Principles of parasitism as well as biology of animal parasites with special emphasis on the protozoa, platyhelminths, nematodes, acanthocephala and arthropods are studied. Techniques of recovery of parasites from various vertebrate hosts are introduced including staining, mounting and identification. Prerequisites: BIOL 051, BIOL 061, BIOL 101. (ENST)
BIOL 171. Methods in Field Biology. 4 Units.
A course focused on methods of biological investigation with emphasis on modern field sampling techniques and instrumentation. Students are trained in experimental design and quantitative data analysis used to address a range of biological questions. Prerequisites: BIOL 051 and BIOL 061 with a "D" or better. (ENST)
BIOL 175. Ecology. 5 Units.
The structure and dynamics of populations, biotic communities and ecosystems, is emphasized with particular focus upon relationships of organisms to their environments. Prerequisites: BIOL 051 and BIOL 061. (ENST)
BIOL 176. Ecology and Conservation Biology. 4 Units.
The principles of ecology are introduced with attention to consider threats and disruptions to ecological systems from the level of local populations through ecosystems, landscapes, and global processes. Ecological principles are used to help understand these systems, to make predictions for the future or for other systems, and to evaluate possible solutions. The class considers the importance of economic and demographic forces in causing conservation problems and in shaping conservation strategies, and students practice planning conservation areas. Prerequisite: BIOL 051. (ENST)
BIOL 197. Undergraduate Research. 1-4 Units.
CHEM 023. Elements of Chemistry. 4 Units.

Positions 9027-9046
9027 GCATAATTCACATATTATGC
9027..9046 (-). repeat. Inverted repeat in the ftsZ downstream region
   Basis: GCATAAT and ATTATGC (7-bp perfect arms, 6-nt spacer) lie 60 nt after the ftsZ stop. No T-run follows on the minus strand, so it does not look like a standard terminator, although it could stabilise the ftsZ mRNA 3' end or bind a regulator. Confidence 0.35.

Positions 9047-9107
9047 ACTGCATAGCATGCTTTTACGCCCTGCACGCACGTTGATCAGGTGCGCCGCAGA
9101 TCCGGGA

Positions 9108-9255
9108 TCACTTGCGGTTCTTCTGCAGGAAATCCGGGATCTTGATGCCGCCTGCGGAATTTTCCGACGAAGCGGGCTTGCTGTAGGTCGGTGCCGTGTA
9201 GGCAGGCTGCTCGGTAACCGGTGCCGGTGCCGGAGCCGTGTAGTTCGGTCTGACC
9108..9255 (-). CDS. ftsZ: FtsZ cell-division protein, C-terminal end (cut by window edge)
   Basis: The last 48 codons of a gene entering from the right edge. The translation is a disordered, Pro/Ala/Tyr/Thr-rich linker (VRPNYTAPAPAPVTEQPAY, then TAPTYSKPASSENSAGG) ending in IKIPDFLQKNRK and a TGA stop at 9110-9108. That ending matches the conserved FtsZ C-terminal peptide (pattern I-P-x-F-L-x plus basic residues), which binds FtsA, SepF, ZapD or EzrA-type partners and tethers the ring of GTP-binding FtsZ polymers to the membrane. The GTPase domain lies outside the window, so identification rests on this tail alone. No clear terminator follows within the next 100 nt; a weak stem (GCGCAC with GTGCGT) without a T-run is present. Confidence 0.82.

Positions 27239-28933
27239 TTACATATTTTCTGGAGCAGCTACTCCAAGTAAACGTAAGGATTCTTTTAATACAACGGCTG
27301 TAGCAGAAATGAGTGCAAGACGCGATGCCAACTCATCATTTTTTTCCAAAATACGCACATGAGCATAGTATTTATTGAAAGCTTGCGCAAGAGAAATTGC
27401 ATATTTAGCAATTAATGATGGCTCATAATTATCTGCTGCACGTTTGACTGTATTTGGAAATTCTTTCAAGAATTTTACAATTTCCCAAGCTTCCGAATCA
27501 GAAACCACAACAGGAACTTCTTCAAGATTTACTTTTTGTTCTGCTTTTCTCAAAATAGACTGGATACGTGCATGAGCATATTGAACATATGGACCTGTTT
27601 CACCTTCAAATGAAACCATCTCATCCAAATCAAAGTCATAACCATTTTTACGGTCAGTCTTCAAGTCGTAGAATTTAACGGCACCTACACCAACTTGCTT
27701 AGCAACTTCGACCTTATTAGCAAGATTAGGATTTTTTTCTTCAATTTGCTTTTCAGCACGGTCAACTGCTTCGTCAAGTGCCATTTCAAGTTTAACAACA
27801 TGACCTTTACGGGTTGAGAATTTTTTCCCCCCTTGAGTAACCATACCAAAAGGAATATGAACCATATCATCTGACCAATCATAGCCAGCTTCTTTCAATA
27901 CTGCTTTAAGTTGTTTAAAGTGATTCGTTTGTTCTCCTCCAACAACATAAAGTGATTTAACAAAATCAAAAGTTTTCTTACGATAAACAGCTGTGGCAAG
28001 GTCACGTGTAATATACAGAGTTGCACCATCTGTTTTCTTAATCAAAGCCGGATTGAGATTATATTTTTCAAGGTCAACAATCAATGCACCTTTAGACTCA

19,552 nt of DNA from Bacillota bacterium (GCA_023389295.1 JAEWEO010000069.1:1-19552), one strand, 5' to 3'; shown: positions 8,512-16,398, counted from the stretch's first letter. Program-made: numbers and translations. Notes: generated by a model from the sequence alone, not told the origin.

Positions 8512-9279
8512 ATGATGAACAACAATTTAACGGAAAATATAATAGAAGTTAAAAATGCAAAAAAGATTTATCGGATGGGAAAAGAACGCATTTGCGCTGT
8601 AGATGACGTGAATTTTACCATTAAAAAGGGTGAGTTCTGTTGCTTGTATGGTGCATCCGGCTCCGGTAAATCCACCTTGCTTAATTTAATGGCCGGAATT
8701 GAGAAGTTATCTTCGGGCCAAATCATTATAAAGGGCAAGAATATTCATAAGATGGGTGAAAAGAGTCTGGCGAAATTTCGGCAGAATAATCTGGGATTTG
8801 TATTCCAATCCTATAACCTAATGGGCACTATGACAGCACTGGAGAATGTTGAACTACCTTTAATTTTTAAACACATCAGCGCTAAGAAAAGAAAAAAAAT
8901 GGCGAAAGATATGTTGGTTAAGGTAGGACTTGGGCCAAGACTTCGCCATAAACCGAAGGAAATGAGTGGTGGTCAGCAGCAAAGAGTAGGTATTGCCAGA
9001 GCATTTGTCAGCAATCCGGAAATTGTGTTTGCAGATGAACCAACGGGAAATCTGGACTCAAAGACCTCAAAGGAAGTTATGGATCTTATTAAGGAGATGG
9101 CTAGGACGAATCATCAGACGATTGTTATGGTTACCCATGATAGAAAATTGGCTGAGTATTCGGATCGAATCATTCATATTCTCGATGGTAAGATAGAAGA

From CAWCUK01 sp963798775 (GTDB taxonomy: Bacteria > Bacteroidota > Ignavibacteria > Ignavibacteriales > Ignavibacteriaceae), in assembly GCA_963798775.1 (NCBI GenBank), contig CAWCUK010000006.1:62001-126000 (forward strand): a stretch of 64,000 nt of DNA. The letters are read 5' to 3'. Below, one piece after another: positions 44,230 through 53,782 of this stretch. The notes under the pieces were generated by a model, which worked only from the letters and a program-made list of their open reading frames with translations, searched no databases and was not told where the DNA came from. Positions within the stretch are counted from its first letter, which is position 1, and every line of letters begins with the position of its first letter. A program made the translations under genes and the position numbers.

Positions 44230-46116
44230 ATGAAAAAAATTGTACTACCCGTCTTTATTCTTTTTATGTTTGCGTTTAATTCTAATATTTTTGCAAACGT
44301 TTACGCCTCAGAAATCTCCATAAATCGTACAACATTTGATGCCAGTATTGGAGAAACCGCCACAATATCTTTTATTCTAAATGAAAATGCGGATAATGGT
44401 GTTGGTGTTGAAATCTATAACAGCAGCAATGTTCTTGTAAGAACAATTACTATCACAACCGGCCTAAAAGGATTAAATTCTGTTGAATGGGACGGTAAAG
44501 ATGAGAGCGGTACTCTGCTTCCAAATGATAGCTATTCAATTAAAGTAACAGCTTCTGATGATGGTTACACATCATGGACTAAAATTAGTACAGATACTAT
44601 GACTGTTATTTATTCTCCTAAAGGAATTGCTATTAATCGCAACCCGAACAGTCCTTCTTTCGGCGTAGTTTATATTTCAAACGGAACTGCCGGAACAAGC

This course is designed for general interest in physical science and for preparation for further study in chemistry. Three class periods, one three-hour laboratory period a week, and enrollment in the Chemistry Workshop are required. (ENST, GE3A)
CHEM 024. Fundamentals of Chem. 4 Units.
This course covers general chemistry especially tailored for engineers and earth scientists. Important principles, theories and concepts include: stoichiometry, atomic and molecular structure, equilibrium, gases, thermodynamics, kinetic, electrochemistry and nuclear chemistry. Three lecture periods and one three-hour lab are required. Prerequisites: High school algebra or the equivalent, one year of high school chemistry with a “B” or better, or appropriate score on the Pacific Diagnostic Chemistry test or CHEM 023. (ENST, GE3A)
CHEM 025. General Chemistry. 5 Units.
The important general principles, theories and concepts of chemistry are studied, including fundamentals of chemistry and equilibrium. Three class periods, two three-hour laboratory periods a week, and enrollment in the Chemistry Workshop are required. Prerequisite: high school algebra or the equivalent. High school chemistry is highly recommended. CHEM 023 with a "C-" or better, Chemistry Subject Test, or appropriate score on Pacific Diagnostic Chemistry test. (ENST, GE3A)